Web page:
Driving under the influence of alcohol is one of the most common charges filed in the area, with more than a dozen such cases filed in Williams County Northwest District Court in July alone.
For police, though, there’s more to consider.
In some cases, a person might be pulled over and even fail a sobriety test, but a blood or breath test shows they’re below the legal limit.
In that case, officers often turn to drug recognition experts.
The Williston Herald spoke with Tarek Chase, a trooper with the North Dakota Highway Patrol and a drug recognition expert.
Here are a few things to know about how police look for drugged drivers.
Becoming a drug recognition expert is a lot of work
Chase said in order to be certified as a drug recognition expert, officers have to go through two weeks of classroom training followed by a week of real-world experience.
“It’s a very intensive training,” he said.
The classroom training includes medical knowledge about how substances affect the body and how they are metabolized. The field training took place at the Maricopa County jail in Arizona, where inmates can volunteer to be examined.
“It helps (officers) identify impairment other than alcohol,” Chase said.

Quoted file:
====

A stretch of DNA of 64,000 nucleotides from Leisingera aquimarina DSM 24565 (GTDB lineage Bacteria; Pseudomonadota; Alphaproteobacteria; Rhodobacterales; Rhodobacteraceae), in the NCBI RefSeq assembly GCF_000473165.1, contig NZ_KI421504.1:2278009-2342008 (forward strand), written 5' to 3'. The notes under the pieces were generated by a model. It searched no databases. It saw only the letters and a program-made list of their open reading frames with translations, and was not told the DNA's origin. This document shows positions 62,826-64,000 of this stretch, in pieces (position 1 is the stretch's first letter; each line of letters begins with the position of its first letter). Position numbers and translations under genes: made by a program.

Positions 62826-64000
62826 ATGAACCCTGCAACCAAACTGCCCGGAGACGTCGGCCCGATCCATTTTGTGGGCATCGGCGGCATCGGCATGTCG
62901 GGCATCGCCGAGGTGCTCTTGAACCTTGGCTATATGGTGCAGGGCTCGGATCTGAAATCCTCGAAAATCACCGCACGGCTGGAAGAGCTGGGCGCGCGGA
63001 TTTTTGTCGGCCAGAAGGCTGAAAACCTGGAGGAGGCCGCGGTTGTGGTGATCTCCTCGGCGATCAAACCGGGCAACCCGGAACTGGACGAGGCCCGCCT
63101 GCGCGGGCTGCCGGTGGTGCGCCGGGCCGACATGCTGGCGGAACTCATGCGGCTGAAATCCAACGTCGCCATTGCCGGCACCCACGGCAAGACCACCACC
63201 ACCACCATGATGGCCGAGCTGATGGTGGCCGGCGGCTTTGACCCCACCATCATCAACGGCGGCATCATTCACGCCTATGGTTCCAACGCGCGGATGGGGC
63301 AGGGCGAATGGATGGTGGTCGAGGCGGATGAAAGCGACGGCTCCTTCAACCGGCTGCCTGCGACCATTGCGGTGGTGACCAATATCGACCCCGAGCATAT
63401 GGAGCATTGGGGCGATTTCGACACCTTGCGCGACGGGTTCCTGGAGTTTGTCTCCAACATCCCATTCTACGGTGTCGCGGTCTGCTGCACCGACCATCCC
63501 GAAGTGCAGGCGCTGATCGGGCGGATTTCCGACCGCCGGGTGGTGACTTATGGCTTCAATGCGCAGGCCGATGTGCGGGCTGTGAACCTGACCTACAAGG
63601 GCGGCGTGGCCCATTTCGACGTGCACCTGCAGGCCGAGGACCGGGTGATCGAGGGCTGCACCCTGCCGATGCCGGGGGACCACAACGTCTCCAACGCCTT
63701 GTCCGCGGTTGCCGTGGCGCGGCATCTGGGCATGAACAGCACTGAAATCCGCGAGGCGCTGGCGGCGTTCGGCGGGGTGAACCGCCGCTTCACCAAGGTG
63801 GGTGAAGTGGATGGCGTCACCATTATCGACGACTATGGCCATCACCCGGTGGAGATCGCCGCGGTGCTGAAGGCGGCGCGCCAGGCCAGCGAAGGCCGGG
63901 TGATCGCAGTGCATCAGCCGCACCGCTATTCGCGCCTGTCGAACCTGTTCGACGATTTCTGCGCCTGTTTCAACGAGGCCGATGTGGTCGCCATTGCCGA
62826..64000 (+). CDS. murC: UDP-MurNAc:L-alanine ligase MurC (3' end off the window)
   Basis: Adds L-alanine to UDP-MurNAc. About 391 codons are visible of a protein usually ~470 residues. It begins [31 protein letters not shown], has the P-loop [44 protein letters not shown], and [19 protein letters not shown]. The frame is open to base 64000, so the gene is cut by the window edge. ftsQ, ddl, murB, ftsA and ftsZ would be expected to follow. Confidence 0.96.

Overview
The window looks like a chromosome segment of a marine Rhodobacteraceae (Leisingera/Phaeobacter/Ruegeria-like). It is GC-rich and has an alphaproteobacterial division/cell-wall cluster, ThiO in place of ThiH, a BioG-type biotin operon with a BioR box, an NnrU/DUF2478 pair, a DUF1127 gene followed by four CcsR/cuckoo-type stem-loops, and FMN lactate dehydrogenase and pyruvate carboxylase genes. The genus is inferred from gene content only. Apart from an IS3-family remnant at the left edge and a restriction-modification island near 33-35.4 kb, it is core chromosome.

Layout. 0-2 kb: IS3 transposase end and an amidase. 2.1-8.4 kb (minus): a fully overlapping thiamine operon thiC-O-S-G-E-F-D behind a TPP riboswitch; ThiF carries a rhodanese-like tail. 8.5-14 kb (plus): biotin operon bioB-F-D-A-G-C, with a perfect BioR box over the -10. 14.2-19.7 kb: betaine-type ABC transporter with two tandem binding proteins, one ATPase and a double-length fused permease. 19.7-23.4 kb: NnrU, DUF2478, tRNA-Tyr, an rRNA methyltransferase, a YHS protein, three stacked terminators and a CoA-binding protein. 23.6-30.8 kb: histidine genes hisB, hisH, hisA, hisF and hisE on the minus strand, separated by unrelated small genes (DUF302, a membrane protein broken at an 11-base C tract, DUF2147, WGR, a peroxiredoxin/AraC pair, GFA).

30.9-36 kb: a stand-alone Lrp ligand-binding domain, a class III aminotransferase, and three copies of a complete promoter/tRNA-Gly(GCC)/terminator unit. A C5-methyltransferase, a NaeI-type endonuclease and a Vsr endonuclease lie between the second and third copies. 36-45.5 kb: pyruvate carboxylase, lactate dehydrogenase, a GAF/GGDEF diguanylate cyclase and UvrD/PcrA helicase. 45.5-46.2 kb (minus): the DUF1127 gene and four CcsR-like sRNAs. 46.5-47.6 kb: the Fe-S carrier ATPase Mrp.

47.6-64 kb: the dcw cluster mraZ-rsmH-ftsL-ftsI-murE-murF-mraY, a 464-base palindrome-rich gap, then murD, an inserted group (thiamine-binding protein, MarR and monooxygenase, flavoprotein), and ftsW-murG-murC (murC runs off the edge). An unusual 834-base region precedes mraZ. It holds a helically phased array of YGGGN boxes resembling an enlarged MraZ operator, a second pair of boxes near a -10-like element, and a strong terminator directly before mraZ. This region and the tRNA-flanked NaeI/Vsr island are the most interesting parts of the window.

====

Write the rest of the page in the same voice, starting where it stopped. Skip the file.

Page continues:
How it works
When an officer suspects a driver might be under the influence of drugs, a drug recognition expert might be called in. That person will look at the results of a field sobriety test and the person’s heart rate, blood pressure and other physical signs.
From there, the drug recognition expert determines, what, if any substance, the driver might be under the influence of. That doesn’t mean picking the precise substance, though.
“If someone was under the influence of meth, I would use the category that falls under, which is a central nervous system stimulant,” Chase said.
Drugs like heroin and other opiates, on the other hand, are classified as narcotic analgesics.
Personal responsibility is key
Some people take illegal drugs and then drive, but other cases aren’t as straightforward. Some people take a prescribed medicine and don’t realize the effect it might have.
Chase suggested talking with a doctor or pharmacist about how a prescription medicine might make you feel. And, he said, follow the advice about not operating heavy machinery — like a car or truck — until you see what it does.
“Take the prescription ahead of time to see how it affects your body,” he said.